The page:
On Jan. 20, both the United States and South Korea confirmed their first cases of the coronavirus. In the 3½ months since, South Korea has had just under 11,000 confirmed cases, and 256 deaths. The United States, on the other hand, has surpassed 1.3 million confirmed cases, with almost 79,000 deaths.
Some, though, have taken issue with comparing the infection/mortality rates of the United States and Korea – after all, there are more than 320 million people living in the US, against South Korea’s comparatively small 51 million population.
Let’s concede that, and compare South Korea to Connecticut instead. There are 3.5 million people living here, which is less than 10% of South Korea’s population. Yet Connecticut has almost 33,000 confirmed cases, and 2,932 deaths, 11 times the amount of South Korea.
What accounts for such an unbelievably stark difference? In a word: leadership.
As The Atlantic notes, the South Korean government leapt into action almost immediately by instituting contact tracing, social distancing, and mandatory self-isolation. They’ve tracked cell phones. They’re building capacity to deal with a potential second wave. These were all steps that would be unthinkable in normal times, but the leadership of South Korea implemented those steps and saved lives.
What we’ve seen in the United States, though, is a failure of leadership at almost every level. As South Korea has shown, continued death and suffering is not inevitable during this pandemic, but it requires hard choices that may be unpopular. It requires leaders to accept responsibility for things they did or did not do, learn from mistakes, and change course when necessary. While many of our elected officials have wasted no time touting the effectiveness of their efforts, the numbers tell a different story.
While the failures of President Trump’s administration have been well-documented, state officials have similarly dragged their feet in critical ways. One of the best examples of the leadership failures here was the inexplicable delay in ordering residents to wear face masks. Gov. Ned Lamont issued a public health emergency declaration on March 10. It took 40 days for the face mask order to come into effect on April 20.
Another was waiting until two weeks before the potential re-opening of public schools to tell the state what we already suspected about schools remaining closed. By waiting so long to state the obvious, school officials have been forced to plan for the possibility of reopening May 20. That took preparation time away from the real conundrum: how are schools going to work in the fall?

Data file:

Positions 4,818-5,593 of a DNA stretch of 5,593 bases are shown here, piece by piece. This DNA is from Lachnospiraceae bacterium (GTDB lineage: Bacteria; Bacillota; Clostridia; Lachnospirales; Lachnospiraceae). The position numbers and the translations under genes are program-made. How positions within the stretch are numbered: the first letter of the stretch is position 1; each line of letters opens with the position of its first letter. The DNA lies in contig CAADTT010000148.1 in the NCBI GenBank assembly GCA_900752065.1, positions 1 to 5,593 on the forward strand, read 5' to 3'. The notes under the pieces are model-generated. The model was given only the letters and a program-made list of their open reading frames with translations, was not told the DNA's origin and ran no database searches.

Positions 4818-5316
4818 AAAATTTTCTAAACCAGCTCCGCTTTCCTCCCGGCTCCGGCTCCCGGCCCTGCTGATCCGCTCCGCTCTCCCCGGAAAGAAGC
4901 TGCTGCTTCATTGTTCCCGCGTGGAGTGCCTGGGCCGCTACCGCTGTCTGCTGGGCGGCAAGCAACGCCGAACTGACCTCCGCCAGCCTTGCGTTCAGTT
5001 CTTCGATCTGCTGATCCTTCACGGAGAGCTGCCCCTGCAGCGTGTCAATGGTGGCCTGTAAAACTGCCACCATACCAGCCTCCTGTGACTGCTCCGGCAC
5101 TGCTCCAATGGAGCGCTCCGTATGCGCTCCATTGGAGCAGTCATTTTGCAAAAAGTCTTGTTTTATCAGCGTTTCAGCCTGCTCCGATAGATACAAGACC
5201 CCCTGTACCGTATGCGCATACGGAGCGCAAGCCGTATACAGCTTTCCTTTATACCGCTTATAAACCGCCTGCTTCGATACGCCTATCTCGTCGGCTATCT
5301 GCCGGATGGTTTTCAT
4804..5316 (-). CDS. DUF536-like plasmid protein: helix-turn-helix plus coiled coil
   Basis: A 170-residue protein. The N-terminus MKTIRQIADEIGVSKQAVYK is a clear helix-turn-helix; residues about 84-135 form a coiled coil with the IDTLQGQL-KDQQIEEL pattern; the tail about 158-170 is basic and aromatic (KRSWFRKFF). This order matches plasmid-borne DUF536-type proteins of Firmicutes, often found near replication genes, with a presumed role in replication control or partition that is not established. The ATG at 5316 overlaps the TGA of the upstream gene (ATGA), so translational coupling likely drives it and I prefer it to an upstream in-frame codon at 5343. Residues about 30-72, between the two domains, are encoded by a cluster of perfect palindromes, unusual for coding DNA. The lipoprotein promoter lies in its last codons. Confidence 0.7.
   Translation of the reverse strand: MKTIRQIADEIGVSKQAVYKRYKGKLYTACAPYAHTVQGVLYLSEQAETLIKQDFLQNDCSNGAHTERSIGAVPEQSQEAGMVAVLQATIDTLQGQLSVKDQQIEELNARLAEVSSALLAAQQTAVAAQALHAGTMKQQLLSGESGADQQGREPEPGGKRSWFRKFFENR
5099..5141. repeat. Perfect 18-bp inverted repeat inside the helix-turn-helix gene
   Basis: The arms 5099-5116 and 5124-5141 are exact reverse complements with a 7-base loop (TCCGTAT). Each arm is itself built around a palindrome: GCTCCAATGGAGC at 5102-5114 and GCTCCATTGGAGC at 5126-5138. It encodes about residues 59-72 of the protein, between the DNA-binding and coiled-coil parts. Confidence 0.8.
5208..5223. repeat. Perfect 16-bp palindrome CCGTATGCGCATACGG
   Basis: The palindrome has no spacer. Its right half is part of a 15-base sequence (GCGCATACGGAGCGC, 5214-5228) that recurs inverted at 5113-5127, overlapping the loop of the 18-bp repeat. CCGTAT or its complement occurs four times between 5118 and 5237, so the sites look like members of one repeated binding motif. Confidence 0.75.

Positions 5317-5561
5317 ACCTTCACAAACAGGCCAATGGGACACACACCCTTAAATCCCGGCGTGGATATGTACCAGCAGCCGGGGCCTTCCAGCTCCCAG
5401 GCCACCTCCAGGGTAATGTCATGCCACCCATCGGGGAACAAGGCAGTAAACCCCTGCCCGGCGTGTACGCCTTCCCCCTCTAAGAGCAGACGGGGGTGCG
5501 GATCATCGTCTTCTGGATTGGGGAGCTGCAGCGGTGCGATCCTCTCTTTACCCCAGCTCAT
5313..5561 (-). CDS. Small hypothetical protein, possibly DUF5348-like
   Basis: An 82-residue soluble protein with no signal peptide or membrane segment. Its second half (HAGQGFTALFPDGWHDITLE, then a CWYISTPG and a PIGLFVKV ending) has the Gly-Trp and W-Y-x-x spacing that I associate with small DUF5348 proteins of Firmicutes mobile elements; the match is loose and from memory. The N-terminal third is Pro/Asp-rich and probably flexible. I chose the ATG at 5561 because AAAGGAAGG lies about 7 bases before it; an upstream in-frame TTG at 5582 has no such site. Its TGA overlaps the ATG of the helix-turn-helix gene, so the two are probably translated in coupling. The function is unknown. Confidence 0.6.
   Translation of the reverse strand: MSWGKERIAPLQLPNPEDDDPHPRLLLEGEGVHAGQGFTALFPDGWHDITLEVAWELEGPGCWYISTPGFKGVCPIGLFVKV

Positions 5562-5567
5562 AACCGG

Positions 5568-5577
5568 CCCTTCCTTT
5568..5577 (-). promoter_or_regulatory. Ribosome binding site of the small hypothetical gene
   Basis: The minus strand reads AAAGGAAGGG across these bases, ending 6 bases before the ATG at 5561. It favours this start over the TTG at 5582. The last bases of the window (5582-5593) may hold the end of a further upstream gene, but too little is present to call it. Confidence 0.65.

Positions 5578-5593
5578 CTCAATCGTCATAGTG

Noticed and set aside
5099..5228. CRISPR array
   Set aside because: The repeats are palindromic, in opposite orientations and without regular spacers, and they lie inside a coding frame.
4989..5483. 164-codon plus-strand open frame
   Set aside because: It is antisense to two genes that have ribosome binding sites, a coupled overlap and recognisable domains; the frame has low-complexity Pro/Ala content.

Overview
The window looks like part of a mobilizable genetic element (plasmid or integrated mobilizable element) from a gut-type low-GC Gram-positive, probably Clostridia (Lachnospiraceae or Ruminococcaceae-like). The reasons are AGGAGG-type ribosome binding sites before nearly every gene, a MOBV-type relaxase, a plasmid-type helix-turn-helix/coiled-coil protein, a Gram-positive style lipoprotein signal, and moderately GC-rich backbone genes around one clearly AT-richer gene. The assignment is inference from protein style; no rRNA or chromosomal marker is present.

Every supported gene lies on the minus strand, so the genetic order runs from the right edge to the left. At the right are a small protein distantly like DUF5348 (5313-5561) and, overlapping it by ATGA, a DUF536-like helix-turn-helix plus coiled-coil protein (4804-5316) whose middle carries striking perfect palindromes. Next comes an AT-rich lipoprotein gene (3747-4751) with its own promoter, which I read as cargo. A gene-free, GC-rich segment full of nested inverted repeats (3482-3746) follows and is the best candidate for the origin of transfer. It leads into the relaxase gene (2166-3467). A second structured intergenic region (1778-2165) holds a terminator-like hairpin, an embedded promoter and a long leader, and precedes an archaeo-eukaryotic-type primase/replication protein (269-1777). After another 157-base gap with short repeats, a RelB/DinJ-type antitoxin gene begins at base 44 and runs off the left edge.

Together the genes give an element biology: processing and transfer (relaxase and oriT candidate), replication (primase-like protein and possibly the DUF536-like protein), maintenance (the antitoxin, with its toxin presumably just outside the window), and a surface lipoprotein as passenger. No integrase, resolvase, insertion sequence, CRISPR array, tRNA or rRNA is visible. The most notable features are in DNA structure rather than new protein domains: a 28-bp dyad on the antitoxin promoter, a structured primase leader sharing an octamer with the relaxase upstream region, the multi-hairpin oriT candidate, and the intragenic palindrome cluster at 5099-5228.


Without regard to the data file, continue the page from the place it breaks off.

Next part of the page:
The challenges of education in the fall provide yet another example. The Lamont administration recently shared recommendations for a phased reopening of colleges throughout the state. Those recommendations came from the Higher Education Subcommittee of the Reopen Connecticut Advisory Group. Leaving the decision to reopen in the hands of the individual colleges, as the report suggests, would be a dangerous abrogation of the responsibilities of the state.
Leadership is difficult. Leaders are forced to operate with incomplete information and make quick decisions that will certainly upset some people. They are constantly second-guessed. They work with the Sword of Damocles hanging over their heads constantly.
But if you asked to be the leader, then that’s your job. Taking action that doesn’t work out is a mistake, and there will be mistakes. Waiting to lead is a failure that has consequences. The deaths of thousands of people, both in the state and around the country, is a failure that we must hold all leaders accountable for.
Jamil Ragland writes and lives in East Hartford. You can read more of his writing at www.nutmeggerdaily.com.
DISCLAIMER: The views, opinions, positions, or strategies expressed by the author are theirs alone, and do not necessarily reflect the views, opinions, or positions of CTNewsJunkie.com.
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